vessel. Katsoufis cut his teeth operating such ships
as ‘Dolphin 1V’ (ex ‘
On the hotel and catering side, Kyma teamed up with Austrian based Maritime Hotel Management (a company whose ability to produce a value-for-money product on a tight budget I had previously experienced first hand when I was involved some years ago in the setting-up of the Crucero Express cruise ferry operation between Cristobal, Panama and Cartagena, Colombia).
‘The Topaz’ began her first
season under charter to
When converted to a cruise ship her aft decks were greatly extended [PK]
With accommodation for my wife and I in an outside cabin on the Bolero Deck – a modular job installed into what had once been part of the first class dining room - at some £550 per head - including air travel from Bristol and transfers to the vessel at Teneriffe – to say nothing of drinks being included as well (which is something of a Maritime Hotel Management speciality it seems), it sounded like bargain.
Having realistic expectations we were not disappointed. With her present configuration of some 1050 berths – and we were told she was a full ship – she never seemed crowded, other than when trying to get a table in the informal topside dining area – The Yacht Club - at peak meal times. And that being the case, we had the alternative of the slightly more formal Topaz Dining Room four decks below anyway.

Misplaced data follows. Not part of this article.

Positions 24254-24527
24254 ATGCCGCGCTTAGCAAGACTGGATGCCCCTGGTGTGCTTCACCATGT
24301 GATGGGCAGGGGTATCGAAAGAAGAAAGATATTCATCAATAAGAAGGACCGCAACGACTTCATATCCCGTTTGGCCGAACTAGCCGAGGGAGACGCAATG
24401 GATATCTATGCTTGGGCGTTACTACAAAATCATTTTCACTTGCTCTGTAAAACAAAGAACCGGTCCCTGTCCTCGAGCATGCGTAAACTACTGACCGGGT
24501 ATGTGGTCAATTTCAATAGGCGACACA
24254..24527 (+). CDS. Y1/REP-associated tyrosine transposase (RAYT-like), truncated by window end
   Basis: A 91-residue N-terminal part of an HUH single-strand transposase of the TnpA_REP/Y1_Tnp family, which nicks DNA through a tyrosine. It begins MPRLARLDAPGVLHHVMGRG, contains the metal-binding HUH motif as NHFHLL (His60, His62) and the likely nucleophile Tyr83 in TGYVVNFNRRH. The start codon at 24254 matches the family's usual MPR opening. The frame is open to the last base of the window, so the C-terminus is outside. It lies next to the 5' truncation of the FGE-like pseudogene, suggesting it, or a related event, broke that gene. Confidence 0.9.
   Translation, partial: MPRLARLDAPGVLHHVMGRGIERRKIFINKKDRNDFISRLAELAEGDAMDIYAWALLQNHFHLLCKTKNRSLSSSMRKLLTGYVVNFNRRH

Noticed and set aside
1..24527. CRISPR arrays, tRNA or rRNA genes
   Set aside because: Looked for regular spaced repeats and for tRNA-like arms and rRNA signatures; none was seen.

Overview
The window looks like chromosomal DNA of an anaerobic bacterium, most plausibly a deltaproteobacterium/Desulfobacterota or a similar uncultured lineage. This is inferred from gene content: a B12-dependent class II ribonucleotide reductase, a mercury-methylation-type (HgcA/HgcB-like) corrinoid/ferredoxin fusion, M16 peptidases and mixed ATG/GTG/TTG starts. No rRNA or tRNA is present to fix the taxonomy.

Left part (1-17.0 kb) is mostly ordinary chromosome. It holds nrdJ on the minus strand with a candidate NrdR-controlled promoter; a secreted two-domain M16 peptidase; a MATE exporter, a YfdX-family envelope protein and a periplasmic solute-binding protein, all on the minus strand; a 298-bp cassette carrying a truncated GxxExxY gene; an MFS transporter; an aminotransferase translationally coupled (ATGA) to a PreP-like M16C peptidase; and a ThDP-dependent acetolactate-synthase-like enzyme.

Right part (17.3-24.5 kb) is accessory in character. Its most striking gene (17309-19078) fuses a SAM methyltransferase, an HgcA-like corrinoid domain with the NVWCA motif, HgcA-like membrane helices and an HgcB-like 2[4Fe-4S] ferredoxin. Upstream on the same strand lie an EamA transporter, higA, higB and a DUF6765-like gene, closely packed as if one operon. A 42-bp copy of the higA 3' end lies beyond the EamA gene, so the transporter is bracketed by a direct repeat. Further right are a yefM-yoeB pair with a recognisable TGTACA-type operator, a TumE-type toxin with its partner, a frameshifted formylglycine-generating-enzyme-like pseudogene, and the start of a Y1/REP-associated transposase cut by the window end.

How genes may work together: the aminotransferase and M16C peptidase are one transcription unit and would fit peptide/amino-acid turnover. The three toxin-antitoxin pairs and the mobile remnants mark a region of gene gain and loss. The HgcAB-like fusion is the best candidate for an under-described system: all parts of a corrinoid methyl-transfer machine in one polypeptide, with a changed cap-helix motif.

Food was adequate and plentiful, house wine
flowed freely, and service with a mostly Filipino or East European smile
– and sometimes even a joke – was generally attentive.
Entertainment consisted of the usual floorshows, dance bands, etc, but this
aspect of cruising has never been a
The profile of ‘The Topaz’ had changed a little from her earlier incarnations, with cargo derricks forward dismantled during a 1997 refit and cabins built into a forward extension of the promenade deck. At her stern, the Yacht Club had been built above the Broadway Show Lounge, itself an addition made by Greek Line when the ship was first refitted in 1964. Original wood panelling from her Canadian Pacific days can be found in some of the public rooms. There’s an extensive observation area at boat deck level, forward of the bridge housing and above the newly (1997) added cabins. And most of the extended lido area aft, a prominent feature of her refit/rebuilding as ‘Queen Anna Maria’ - when she switched from a North European to Mediterranean route across the Atlantic in the mid 1960’s –remains, with two pools plus a Jacuzzi.
It’s a pity though that her indoor swimming pool, in use as I understand it until just a few years ago, had been converted into a storage area.